Baron Schwartz (among others) thinks it’s high time to have a definition, and that only a definition will save DevOps from an identity crisis. Without a definition, it’s subject to the whims of individual interest groups, and ultimately might become a movement that’s defined by nothing more than the desire to “not be like them.” Dave Zwieback (among others) says that the lack of a definition is more of a blessing than a curse, because it “continues to be an open conversation about making our organizations better.” Both have good points. Is it possible to frame DevOps in a way that preserves the openness of the conversation, while giving it some definition? I think so.
DevOps started as an attempt to think long and hard about the realities of running a modern web site, a problem that has only gotten more difficult over the years. How do we build and maintain critical sites that are increasingly complex, have stringent requirements for performance and uptime, and support thousands or millions of users? How do we avoid the “throw it over the wall” mentality, in which an operations team gets the fallout of the development teams’ bugs? How do we involve developers in maintenance without compromising their ability to release new software?
Docker, Rocket, and big industry changes are making it a great time to seriously consider using containers.
If you read any IT news these days it’s hard to miss a headline about “the container revolution.” Docker’s year-and-a-half-old engine had a monopoly on the buzz until CoreOS launched its own project, Rocket, in December.
The technology behind containers can seem esoteric, but the advantages of bringing containers to your organization are more compelling than ever. And containers’ inherent portability opens up exciting new opportunities for how organizations host their applications.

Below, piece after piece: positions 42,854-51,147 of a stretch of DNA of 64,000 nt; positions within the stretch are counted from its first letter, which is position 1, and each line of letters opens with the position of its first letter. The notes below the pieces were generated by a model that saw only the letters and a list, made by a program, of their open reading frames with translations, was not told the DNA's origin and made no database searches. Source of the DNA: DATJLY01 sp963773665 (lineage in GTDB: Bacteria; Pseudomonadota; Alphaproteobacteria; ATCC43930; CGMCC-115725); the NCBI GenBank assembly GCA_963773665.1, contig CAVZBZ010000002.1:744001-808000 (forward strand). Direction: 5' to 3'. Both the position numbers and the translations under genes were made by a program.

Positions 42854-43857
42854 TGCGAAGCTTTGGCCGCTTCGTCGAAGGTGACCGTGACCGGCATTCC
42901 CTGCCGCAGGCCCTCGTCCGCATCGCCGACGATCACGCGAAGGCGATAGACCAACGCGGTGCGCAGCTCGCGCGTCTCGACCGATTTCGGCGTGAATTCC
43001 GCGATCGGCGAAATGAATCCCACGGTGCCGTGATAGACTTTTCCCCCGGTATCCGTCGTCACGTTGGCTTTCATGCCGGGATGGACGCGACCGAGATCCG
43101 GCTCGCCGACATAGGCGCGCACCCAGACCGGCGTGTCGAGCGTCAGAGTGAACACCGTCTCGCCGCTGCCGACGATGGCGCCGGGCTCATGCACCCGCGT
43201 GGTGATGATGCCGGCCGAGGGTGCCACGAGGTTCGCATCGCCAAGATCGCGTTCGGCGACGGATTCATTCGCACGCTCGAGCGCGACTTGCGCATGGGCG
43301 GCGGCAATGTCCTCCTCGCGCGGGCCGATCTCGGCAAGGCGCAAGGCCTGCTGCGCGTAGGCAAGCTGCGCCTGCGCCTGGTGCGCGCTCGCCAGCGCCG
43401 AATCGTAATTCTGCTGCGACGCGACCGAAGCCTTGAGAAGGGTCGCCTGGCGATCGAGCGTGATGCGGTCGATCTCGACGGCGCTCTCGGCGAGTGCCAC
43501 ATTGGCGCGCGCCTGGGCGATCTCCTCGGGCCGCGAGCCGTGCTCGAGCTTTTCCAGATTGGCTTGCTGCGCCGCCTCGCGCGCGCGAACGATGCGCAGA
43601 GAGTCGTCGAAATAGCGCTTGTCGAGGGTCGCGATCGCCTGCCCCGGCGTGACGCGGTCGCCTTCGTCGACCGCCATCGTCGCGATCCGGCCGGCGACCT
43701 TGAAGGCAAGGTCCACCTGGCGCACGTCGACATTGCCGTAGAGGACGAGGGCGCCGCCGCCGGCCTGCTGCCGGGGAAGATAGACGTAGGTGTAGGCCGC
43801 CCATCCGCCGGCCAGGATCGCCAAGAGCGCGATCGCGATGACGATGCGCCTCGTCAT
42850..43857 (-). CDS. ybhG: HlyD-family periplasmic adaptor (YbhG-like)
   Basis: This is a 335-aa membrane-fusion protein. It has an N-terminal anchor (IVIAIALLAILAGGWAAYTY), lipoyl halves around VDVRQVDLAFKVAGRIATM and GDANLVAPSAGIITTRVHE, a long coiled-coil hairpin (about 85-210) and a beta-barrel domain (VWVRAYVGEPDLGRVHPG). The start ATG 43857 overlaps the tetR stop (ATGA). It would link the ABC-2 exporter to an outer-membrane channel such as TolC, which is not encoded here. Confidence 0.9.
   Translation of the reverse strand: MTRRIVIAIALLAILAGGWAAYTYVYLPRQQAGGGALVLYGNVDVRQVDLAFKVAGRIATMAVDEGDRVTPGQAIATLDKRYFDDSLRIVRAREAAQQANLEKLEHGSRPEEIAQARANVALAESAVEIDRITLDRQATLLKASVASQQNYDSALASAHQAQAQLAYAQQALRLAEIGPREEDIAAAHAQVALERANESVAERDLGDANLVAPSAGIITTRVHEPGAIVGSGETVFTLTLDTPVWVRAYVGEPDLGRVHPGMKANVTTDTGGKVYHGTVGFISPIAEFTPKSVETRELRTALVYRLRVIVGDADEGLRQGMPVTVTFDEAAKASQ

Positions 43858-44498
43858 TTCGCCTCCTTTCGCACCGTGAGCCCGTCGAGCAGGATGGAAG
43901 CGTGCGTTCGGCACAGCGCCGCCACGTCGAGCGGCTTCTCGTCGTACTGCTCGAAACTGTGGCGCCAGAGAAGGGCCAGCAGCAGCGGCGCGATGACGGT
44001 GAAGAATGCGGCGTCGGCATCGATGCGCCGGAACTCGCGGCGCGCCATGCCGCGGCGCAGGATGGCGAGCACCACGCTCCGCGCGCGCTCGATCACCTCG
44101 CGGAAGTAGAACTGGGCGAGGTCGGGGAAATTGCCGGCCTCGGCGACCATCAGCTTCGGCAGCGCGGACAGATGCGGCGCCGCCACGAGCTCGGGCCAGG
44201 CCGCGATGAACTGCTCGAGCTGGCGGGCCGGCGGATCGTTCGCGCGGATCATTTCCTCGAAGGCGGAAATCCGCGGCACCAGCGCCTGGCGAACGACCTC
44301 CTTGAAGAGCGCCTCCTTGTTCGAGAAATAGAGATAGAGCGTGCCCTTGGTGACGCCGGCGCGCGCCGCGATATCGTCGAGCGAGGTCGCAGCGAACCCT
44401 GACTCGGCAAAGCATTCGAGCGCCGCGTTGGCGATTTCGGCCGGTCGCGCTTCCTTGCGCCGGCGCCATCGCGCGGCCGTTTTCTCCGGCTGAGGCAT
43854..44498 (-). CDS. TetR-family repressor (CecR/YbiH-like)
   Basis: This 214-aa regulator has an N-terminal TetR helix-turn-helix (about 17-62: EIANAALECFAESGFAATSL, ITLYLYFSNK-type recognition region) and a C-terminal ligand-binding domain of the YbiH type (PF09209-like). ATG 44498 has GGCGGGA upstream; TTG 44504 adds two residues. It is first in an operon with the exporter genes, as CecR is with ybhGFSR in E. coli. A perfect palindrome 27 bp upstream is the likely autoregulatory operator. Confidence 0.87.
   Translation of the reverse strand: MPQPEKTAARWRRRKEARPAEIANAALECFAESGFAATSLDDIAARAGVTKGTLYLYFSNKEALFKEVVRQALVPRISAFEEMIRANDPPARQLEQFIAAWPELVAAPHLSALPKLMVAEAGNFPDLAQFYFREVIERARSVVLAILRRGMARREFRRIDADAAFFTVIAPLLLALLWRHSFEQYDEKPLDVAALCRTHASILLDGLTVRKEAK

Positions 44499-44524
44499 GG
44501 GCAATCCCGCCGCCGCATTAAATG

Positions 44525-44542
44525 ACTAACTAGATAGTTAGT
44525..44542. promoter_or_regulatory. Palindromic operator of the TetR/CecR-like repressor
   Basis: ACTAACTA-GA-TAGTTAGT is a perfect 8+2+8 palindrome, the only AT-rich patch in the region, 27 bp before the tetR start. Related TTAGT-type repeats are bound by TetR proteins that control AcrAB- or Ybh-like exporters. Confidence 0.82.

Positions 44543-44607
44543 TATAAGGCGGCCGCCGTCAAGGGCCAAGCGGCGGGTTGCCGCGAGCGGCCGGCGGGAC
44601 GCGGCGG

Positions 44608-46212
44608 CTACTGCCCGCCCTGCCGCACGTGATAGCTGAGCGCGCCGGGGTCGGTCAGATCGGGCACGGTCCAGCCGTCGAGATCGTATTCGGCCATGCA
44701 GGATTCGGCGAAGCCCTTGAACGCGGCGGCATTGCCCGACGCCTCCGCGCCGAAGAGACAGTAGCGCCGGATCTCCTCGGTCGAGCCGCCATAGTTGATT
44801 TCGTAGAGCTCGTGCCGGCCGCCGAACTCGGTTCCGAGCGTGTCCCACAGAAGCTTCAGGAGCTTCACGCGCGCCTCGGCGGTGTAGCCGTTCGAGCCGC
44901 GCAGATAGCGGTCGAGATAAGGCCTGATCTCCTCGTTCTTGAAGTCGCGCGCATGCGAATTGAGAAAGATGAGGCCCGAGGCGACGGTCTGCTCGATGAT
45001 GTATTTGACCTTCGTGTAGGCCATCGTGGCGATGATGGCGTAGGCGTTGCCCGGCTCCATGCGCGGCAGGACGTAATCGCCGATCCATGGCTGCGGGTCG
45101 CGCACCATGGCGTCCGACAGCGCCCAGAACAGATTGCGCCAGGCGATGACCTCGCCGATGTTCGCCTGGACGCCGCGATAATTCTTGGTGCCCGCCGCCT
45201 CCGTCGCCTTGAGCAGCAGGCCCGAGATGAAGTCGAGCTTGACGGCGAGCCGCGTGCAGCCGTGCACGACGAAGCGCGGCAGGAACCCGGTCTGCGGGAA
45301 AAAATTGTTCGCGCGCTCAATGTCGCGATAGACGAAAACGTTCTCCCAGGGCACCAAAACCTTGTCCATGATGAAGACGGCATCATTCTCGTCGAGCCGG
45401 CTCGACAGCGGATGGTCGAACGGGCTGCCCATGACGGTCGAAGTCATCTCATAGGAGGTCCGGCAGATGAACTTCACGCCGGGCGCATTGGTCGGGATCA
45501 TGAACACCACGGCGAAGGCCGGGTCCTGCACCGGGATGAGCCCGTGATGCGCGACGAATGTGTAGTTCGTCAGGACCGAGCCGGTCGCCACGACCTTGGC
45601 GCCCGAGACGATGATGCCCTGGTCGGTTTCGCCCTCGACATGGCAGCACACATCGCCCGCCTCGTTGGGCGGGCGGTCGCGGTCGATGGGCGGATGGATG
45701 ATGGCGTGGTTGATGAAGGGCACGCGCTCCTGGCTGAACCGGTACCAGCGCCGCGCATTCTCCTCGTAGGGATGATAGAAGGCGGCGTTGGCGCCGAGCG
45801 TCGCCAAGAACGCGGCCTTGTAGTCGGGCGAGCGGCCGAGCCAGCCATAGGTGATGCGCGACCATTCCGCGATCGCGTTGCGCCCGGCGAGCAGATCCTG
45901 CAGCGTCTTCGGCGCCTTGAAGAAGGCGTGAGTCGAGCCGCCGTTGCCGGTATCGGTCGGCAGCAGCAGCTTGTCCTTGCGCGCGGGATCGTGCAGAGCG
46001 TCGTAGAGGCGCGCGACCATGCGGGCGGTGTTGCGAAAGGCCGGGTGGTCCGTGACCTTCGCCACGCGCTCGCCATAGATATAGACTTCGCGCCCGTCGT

Containerization is having its moment and there’s never been a better time to check it out for yourself.
Tools to develop massively distributed applications.
Editor’s Note: At the Velocity Conference in Barcelona we launched “A Field Guide to the Distributed Development Stack.” Early response has been encouraging, with reactions ranging from “If I only had this two years ago” to “I want to give a copy of this to everyone on my team.” Below, Andrew Odewahn explains how the Guide came to be and where it goes from here.
As we developed Atlas, O’Reilly’s next-generation publishing tool, it seemed like every day we were finding interesting new tools in the DevOps space, so I started a “Sticky” for the most interesting-looking tools to explore.
At first, this worked fine. I was content to simply keep a list, where my only ordering criteria was “Huh, that looks cool. Someday when I have time, I’ll take a look at that,” in the same way you might buy an exercise DVD and then only occasionally pull it out and think “Huh, someday I’ll get to that.” But, as anyone who has watched DevOps for any length of time can tell you, it’s a space bursting with interesting and exciting new tools, so my list and guilt quickly got out of hand.
How a small and passionate team used modern techniques to shift a business on a short timeline.
Over the past year, I assisted in creating an application that helped shift a major part of IBM to a software-as-a-service (SaaS) model. I did this with the help of a small but excellent development team that was inspired by the culture and practices of web startups. To be clear, it wasn’t easy – changing how we worked led to frequent friction and conflict – but in the end it worked, and we made a difference.
In mid-2013, the IBM Service Management business and engineering leaders decided to make a big bet on moving our software to the cloud. Traditionally we have sold “on premises” software products. These are software products that a customer buys, downloads, and installs on their own equipment, in their own data centers and facilities. Although we love the on-premises business, we realized that cloud delivery of software is also a great option, and as our customers evolved to a hybrid on-premises / cloud future, we needed to be there to help them.